The X-ray tube is of the strobe type, capable of using very high power, eg. 15 to 50 kilovolt, high voltage pulses of short duration, e.g. 0.008 to 0.010 seconds. Its rotating anode has a focal point of close to 0.03 millimeter diameter, and emits a cone shaped beam which forms a two-dimensional image at the image intensifier. (This is to be contrasted with the fan shaped beam and one dimensional, line image of a computer assisted (CAT) scanner). After the timer 23 initiates injection of contrast medium into the patient it will stay within the vascular portion of the patient under examination only about three seconds. During these three seconds the motor M has a speed to rotate the inner ring 90 to 180 degrees and is of the vector or synchro type whose phase angle or position is controlled by the timer 23. The timer also controls the pulse rate of the high voltage supply 24 so that it supplies a short burst of X-rays at a preselected angle of the radiation axis A3 relative to the patient. Preferably ninety 8 to 10 millisecond X-ray pulses are emitted at thirty pulses per second during the three second rotation by the inner ring through 90 to 180 degrees of angle.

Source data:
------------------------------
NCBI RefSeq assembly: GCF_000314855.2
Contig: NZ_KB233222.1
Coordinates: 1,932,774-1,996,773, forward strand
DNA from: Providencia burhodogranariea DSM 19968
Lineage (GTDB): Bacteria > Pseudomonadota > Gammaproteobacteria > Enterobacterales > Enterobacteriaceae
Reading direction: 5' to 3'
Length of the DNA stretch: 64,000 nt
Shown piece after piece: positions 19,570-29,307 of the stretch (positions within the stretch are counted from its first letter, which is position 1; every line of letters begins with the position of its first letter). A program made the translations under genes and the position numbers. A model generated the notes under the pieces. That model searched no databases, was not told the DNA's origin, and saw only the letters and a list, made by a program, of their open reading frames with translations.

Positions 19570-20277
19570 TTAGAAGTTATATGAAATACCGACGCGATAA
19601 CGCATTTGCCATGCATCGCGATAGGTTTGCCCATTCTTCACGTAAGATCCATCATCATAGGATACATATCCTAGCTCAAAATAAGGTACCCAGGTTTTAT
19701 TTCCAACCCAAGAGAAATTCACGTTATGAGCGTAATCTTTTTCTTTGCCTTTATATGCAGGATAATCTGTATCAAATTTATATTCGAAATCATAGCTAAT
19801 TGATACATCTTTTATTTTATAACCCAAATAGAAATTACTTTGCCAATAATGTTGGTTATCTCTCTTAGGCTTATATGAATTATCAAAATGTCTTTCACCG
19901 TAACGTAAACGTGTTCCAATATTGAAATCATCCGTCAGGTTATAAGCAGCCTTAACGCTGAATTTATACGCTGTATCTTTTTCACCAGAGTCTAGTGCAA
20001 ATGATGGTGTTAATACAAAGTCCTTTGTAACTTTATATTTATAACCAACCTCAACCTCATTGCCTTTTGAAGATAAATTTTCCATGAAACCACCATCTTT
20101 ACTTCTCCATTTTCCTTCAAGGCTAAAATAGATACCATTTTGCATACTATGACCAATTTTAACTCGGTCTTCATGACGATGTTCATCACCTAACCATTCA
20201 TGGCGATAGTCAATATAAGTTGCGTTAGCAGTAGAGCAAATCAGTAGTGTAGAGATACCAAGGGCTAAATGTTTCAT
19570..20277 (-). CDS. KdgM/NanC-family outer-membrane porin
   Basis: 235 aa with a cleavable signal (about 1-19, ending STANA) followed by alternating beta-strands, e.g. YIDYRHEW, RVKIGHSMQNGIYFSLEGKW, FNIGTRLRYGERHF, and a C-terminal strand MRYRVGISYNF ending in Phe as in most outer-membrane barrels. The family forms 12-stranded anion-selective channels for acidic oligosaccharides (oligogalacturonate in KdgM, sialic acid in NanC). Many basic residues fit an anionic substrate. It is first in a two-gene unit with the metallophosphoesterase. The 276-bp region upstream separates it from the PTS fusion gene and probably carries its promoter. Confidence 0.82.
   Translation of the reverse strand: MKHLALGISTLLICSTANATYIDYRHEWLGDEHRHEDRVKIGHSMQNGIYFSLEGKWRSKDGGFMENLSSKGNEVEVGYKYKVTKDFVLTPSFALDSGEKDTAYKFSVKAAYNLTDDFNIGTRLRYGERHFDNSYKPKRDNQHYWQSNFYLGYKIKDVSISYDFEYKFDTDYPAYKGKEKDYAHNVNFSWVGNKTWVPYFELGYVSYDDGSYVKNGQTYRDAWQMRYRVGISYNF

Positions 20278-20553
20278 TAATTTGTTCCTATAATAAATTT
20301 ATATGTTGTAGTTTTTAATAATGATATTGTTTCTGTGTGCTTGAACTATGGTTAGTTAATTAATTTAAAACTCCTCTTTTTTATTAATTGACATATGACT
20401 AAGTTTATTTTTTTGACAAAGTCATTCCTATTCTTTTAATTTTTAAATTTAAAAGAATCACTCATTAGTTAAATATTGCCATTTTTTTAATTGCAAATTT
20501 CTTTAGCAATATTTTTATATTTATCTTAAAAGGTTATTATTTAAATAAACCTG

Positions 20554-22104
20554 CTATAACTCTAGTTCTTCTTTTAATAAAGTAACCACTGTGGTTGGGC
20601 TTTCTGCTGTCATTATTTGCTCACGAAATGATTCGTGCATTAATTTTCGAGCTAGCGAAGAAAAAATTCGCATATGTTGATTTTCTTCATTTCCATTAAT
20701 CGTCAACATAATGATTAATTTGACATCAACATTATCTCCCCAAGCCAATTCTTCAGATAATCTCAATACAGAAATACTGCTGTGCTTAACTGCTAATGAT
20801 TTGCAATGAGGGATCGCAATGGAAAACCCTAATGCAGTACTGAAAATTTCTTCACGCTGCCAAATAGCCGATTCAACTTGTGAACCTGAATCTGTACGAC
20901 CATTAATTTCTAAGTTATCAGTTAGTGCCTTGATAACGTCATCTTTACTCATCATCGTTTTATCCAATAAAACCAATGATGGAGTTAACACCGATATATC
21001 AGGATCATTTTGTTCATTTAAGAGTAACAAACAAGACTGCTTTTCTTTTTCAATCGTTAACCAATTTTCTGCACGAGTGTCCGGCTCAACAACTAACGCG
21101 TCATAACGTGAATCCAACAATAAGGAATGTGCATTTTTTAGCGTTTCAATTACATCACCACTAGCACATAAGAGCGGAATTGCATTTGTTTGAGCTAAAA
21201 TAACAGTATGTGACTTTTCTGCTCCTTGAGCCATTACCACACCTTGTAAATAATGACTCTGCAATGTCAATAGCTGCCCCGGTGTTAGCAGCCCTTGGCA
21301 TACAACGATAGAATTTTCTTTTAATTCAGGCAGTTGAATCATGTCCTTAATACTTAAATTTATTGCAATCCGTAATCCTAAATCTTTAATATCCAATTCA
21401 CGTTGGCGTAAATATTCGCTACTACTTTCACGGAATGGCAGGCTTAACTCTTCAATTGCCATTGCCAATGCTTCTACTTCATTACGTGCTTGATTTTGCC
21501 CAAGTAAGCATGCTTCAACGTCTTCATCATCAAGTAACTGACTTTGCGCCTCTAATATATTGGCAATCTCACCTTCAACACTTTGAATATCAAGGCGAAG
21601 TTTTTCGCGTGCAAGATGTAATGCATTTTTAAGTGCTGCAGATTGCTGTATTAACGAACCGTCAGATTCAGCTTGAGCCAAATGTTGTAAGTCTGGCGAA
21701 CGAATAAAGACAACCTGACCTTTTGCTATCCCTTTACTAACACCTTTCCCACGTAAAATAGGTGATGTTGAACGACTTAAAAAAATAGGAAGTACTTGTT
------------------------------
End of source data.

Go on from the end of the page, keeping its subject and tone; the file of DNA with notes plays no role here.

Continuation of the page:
Surprisingly such rapid movement of the X-ray beam does not increase blurring of the intensifier image or its video signals beyond the unavoidable penumbra inherent in the X-ray shadow on the image intensifier. The unexpectedly clear image of 90 to 180 frames of video signals per 3 second scan of the radiation axis can be enhanced by making one scan before contrast medium injection, and, by a known data process subtracting that background image of the patient from the subsequent images after contrast medium injection. Moreover successive pairs of images provide a three-dimensional viewing of the patient.